Percherons are now a retirement hobby for Hilary Brunner of Belgrade

Hilary Brunner guides Fanny, Florie and Barney, three of his Percheron horses, while cutting corn during a NMDHA fall field day at his farm north of Belgrade.

 

By Jennie Zeitler, Staff Writer
jennie.zeitler@ecm-inc.com

Hilary Brunner used horses on the farm where he grew up north of Belgrade but it wasn’t until decades later that he brought horses back to the farm.

“My dad farmed with horses, and I used them a lot,” he said. “He sold the last team when I was 20.”

Brunner has lived on that same farm his entire life, with the exception of about 18 months during his military service.

He enlisted in the Army in the fall of 1958, training in artillery at Fort Hood, Texas, before being sent to a small town near Munich, Germany. When his dad had a heart attack in March 1960, he returned to the farm and has never left.

Soon after he came home to Minnesota, he and Cecelia Lieser married Aug. 20, 1960, and raised 10 children together.

It wasn’t until Brunner reached retirement age that his friend, Gene Loxtercamp, talked him into getting back into horses.

“It’s a hobby, more or less,” Brunner said. “That first team is gone now. The most horses I had at one time was 10, but now there are six.”

Brunner stands between Barney, left, and Ben.
Although he grew up using horses a lot, Brunner spent most of his adult years without them until he was talked into getting them by a friend.

Brunner has found horses at neighboring farms, auctions and through friends’ recommendations. Nine-year-olds Ben and Barney were purchased near Avon when they were four-year-olds. Fanny and Florie are a mother and daughter he got from an Amish farmer near Clarissa.

Brunner still raises oats, corn, alfalfa and soybeans on about 100 of his 153 acres. He usually uses a team of horses to seed the oats in the spring, and does some haying with them.

“I don’t mind doing some field work with them,” he said.

Brunner takes his horses to Amish farmers close to Long Prairie to have their hooves trimmed. The farmers have also restored some machinery for Brunner.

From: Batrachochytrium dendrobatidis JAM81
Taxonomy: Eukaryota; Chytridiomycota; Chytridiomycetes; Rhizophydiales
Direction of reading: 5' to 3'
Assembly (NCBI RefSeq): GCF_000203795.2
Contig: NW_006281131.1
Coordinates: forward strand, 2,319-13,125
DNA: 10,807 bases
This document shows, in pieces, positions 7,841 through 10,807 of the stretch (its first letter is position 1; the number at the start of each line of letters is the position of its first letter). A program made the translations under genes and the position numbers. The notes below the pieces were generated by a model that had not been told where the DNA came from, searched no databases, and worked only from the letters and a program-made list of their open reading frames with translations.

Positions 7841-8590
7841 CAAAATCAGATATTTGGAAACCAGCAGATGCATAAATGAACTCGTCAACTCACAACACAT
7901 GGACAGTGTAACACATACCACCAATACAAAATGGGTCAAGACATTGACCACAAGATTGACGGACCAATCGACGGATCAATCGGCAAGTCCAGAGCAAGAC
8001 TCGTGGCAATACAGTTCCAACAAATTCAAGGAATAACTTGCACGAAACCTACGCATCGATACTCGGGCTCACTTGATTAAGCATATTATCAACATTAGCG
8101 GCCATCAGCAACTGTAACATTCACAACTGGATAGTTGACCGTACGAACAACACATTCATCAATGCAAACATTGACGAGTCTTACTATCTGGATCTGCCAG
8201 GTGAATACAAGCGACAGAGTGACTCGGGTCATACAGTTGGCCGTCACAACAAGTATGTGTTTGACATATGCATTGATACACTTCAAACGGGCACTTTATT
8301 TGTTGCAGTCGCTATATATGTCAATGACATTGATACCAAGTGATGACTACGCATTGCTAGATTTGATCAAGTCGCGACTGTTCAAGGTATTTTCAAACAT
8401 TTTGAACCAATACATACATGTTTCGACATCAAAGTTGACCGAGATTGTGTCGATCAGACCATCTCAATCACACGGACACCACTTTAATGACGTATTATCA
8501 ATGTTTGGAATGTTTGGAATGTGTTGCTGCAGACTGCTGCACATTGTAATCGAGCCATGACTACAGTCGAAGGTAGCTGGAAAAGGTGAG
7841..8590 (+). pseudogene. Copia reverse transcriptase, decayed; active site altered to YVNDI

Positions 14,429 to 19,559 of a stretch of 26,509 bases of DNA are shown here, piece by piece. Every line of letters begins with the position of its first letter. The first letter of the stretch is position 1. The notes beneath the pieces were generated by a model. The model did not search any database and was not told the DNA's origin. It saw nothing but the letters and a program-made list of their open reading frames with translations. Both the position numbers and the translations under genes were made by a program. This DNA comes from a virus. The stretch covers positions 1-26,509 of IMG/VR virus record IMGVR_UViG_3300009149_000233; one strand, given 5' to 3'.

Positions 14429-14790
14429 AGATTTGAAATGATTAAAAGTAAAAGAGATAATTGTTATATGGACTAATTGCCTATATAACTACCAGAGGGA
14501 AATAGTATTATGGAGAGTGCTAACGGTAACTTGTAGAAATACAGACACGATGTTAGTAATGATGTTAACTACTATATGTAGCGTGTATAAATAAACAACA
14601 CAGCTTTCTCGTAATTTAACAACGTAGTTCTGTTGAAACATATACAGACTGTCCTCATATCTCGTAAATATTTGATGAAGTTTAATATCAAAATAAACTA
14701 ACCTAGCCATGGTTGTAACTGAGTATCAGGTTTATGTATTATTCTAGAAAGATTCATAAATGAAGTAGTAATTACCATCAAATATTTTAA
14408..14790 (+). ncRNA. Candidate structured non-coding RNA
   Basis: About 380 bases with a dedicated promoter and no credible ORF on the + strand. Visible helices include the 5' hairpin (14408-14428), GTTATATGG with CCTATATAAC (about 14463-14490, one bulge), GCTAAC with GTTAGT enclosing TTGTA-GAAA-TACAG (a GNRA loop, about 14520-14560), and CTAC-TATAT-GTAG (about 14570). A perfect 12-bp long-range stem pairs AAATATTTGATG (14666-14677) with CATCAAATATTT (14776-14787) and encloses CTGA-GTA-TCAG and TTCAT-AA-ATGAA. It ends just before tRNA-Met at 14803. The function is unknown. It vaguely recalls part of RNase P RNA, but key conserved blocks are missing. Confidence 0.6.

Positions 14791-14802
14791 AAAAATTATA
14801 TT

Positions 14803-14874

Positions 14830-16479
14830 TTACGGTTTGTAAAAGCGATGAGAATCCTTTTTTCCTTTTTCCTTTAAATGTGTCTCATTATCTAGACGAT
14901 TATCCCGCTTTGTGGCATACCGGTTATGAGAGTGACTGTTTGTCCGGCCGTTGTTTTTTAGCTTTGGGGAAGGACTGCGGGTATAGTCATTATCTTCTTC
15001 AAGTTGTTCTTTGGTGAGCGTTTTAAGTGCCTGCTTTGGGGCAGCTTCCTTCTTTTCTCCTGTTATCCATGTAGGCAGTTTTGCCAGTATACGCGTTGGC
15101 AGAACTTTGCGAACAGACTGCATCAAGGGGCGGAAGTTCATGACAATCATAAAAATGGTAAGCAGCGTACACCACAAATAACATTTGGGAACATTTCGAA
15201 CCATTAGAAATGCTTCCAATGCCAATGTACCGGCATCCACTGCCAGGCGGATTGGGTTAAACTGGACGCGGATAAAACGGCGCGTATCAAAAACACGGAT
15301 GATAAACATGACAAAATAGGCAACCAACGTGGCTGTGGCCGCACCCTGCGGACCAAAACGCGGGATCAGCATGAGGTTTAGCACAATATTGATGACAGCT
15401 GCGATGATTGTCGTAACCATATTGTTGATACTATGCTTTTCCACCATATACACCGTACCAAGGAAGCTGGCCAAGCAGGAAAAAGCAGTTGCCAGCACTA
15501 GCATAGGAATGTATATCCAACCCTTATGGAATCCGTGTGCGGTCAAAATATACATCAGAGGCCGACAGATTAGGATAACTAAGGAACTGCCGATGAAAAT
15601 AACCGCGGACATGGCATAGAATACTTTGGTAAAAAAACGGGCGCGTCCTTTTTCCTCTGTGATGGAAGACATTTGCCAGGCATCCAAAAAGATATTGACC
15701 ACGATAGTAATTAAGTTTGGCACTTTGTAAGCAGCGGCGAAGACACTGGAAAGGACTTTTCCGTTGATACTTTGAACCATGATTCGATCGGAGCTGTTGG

Taking care of and using horses isn’t always a “walk in the park” however.

“One horse ran away with me, and it took six months for my knee to heal,” Brunner said. The injury was a torn ligament.

The horses are hitched to a bobsled in winter to give his grandchildren rides. “At Christmas, we sometimes hook them to a wagon and go down the road a ways,” he said. Brunner takes a team to the Stearns County Fair.

He used to have a little team that his wife, Cecelia, used to drive the kids around, prior to her death in 1997.

Brunner married Marion Spanier in 2001, and they had 11 years together before her death early this year.

Only one of his 10 children is much interested in horses. His daughter, Barb Schloemmer, is the president of the Northern Minnesota Draft Horses Association (NMDHA).

A field day sponsored by NMDHA was held at Brunner’s farm in 2008, and he will be hosting one in 2013.

At the field day, draft horses demonstrate many types of plows and other equipment such as grain drill, corn binder, potato digger, clod pulverizer, oat thresher and a three-bottom plow using six horses.

At this year’s show there were 111 horses, five mules and four oxen. Close to 1,000 people attended.

In addition to horses, Brunner raises peacocks “just for the fun of it,” he said.

“The horses are something to do — entertainment to a certain extent,” said Brunner. “It’s fun plowing when they follow the furrow. Florie is really good at that.”

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